Both are nearly all white with black wing tips. The most obvious difference between the two species is the bill size and shape. The Ross's has a much smaller, shorter bill with little or no "grin patch". The bill is also more triangular than the Snow's (specifically, a right triangle). Note also that the Ross's often has a bluish color to the base. The Ross's also has a smallish, rounded head. Notice the steep slope of the Snow Goose's head. I don't know if it's typical of all Ross's Goose, but this individual also seems to have a very small eye.

Overall size is also important in separating the Ross's Goose from the Snow Goose. While the size of a single bird foraging or floating in the water is difficult to judge, both of these birds were associating with a flock of Canada Geese making it much easier. Note their sizes in these photos next to the canadas. The Snow Goose is nearly the size of the Canada Goose, while the Ross's could fit inside of one. Here are their proportions from "The Sibley Guide to Birds":

Ross's Goose - lg: 23" ws: 45" wt: 2.7 lb
Snow Goose (lesser) - lg: 28" ws: 53" wt: 5.3 lb
                   (greater) - lg: 31" ws: 56" wt: 7.4 lb

Even keeping in mind the large size range for Snow Geese, there is still a significant difference in bulk between the Ross's Goose and the Snow Goose. There is nothing better than field experience for learning to separate these two similar birds, but given the Ross's Goose rarity around New York City, I hope this helps. Now for the other part of this Brooklyn story.

During the Fall migration of 2005 a Snow Goose with an injured wing appeared in Brooklyn's Green-Wood Cemetery. The advice I received at the time was to leave the bird alone because the difficulty involved in trying to capture it could have made the wing worse. My friend Marge began bringing the goose cracked corn and, eventually, the goose settled into a non-migratory routine in the landmark cemetery. I wrote all about her in this posting. By 2009 she began wandering farther and farther from the cemetery's Sylvan Water with her adopted flock of Canada Geese. Her right wing healed, somewhat, but still had a noticeable droop. Whenever Marge showed up with cracked corn, the Snow Goose would hurry to her car for a free handout. She would sometimes even glide down to the lake from the surrounding hillsides or make short flights of limited elevation. Then one day in 2009 Marge called to say that "Mommy" (her name for the goose) was missing from the Sylvan Water and she couldn't find her anywhere in the cemetery. We never saw her again, which brings me back to the lone Snow Goose now residing in Coney Island Creek. Take a look at the tip of the right wing in both the Green-Wood Cemetery photos and the Coney Island photos. Normally, the black wingtips of a Snow Goose cross over above their tail. Could we have finally found "Mommy"? There is only one way to be absolutely certain. The Green-Wood Cemetery bird responded to Marge's voice. Whenever she would go to the cemetery to feed him/her, she would shout in a sing-song voice, with a distinctive Brooklyn accent, "Mooommmy!" The small white goose with the crooked wing would rush towards her mumbling a nasal "whouk, whouk, whouk, whouk, whouk" the whole time. Marge and I will go to Coney Island Creek and, before she begins to call her old friend, I'll be sure to have the video rolling.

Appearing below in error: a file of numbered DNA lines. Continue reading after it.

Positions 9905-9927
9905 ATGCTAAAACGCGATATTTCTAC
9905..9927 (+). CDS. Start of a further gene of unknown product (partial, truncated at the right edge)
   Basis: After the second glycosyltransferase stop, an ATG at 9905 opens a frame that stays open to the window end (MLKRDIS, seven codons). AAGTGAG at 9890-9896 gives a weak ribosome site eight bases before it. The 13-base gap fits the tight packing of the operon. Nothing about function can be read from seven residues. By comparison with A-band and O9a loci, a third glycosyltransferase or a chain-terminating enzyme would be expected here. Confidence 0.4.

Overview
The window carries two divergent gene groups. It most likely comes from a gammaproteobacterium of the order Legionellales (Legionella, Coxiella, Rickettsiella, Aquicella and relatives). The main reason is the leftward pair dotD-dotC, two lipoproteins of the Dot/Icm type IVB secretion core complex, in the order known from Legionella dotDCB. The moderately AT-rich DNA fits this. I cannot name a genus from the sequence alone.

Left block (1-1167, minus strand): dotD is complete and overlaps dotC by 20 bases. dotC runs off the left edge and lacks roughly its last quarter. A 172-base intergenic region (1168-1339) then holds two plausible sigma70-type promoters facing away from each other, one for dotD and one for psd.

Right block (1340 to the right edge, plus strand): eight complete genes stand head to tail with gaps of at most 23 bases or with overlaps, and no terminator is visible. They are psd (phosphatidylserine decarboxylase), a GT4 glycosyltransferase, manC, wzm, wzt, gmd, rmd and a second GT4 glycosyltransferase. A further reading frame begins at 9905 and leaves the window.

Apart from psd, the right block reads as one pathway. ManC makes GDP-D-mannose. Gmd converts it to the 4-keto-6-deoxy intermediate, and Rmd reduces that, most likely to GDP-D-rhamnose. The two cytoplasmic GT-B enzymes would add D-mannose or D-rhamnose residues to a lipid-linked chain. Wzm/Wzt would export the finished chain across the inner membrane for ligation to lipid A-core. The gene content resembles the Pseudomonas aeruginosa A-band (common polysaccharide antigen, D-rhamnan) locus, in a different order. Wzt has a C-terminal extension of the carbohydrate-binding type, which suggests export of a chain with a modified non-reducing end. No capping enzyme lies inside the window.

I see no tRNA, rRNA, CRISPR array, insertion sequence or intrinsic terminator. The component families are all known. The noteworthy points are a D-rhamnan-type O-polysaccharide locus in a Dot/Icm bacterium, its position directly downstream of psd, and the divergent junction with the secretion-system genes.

...Read more

Upcoming Nature Trips

Below is a list of upcoming nature trips within NYC's five boroughs for the weekend of January 21, 2012 - January 22, 2012:

New York Botanical Garden (Bronx)
Saturday, January 21, 2012
Debbie Becker leads a free bird walk at the Garden every Saturday from 11 a.m. to 12:30 p.m. beginning at the Reflecting Pool in the Leon Levy Visitor Center

**********

Linnaean Society of New York
Saturday, January 21, 2012
Pelham Bay Park For Owls
Leader: Rob Jett a.k.a. The City Birder
Registrar: Louise Fraza (louisefraza [AT] yahoo.com)
Registration opens Monday 1/9.
Ride: $15.

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New York City Audubon Society
Saturday, January 21, 2012, 8:00am – 9:30am
Van Cortlandt Bird Walk
Guide: Andrew Baksh or Urban Park Rangers. With the Van Cortlandt Park Conservancy, NYC Department of Parks and Recreation, and Urban Park Rangers. Meet at Van Cortlandt Nature Center. The history of birding and Van Cortlandt Park are inseparable. Influential birders such as Roger Tory Peterson and Allan D. Cruickshank got their starts on Van Cortlandt’s ecologically diverse grounds. These walks celebrate the tradition set forth by these great ornithologists. Participants will look for various species of residents and migrants and discuss a wide range of avian topics. For more information, please call 718-548-0912. No registration necessary. No limit. Free.

**********

Protectors of Pine Oak Woods (Staten Island)
Saturday, January 21, 2012, 10 a.m. to 2:00 p.m.
Forest Restoration Workshop in the Egbertville Ravine